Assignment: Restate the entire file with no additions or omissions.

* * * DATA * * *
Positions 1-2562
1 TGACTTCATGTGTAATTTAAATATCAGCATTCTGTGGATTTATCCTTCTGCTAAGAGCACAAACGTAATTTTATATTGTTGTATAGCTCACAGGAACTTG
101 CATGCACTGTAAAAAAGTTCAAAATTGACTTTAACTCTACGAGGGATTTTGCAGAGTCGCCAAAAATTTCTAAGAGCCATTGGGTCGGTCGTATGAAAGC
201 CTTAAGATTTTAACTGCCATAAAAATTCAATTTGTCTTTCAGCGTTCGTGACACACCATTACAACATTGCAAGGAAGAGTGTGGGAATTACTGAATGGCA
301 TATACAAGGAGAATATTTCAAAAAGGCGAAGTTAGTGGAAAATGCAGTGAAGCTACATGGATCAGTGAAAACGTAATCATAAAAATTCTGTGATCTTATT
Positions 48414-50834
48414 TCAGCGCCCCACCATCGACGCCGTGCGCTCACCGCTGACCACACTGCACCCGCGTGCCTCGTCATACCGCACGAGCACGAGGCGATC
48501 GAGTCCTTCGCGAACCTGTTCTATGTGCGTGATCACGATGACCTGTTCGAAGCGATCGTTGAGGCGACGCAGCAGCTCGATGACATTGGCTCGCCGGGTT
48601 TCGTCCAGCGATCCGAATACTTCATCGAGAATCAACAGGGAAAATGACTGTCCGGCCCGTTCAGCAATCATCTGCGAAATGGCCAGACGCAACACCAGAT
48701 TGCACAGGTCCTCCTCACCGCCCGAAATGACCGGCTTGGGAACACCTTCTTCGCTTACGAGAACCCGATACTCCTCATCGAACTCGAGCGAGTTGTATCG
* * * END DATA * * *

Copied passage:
Positions 1-2562
1 TGACTTCATGTGTAATTTAAATATCAGCATTCTGTGGATTTATCCTTCTGCTAAGAGCACAAACGTAATTTTATATTGTTGTATAGCTCACAGGAACTTG
101 CATGCACTGTAAAAAAGTTCAAAATTGACTTTAACTCTACGAGGGATTTTGCAGAGTCGCCAAAAATTTCTAAGAGCCATTGGGTCGGTCGTATGAAAGC
201 CTTAAGATTTTAACTGCCATAAAAATTCAATTTGTCTTTCAGCGTTCGTGACACACCATTACAACATTGCAAGGAAGAGTGTGGGAATTACTGAATGGCA
301 TATACAAGGAGAATATTTCAAAAAGGCGAAGTTAGTGGAAAATGCAGTGAAGCTACATGGATCAGTGAAAACGTAATCATAAAAATTCTGTGATCTTATT
Positions 48414-50834
48414 TCAGCGCCCCACCATCGACGCCGTGCGCTCACCGCTGACCACACTGCACCCGCGTGCCTCGTCATACCGCACGAGCACGAGGCGATC
48501 GAGTCCTTCGCGAACCTGTTCTATGTGCGTGATCACGATGACCTGTTCGAAGCGATCGTTGAGGCGACGCAGCAGCTCGATGACATTGGCTCGCCGGGTT
48601 TCGTCCAGCGATCCGAATACTTCATCGAGAATCAACAGGGAAAATGACTGTCCGGCCCGTTCAGCAATCATCTGCGAAATGGCCAGACGCAACACCAGAT
48701 TGCACAGGTCCTCCTCACCGCCCGAAATGACCGGCTTGGGAACACCTTCTTCGCTTACGAGAACCCGATACTCCTCATCGAACTCGAGCGAGTTGTATCG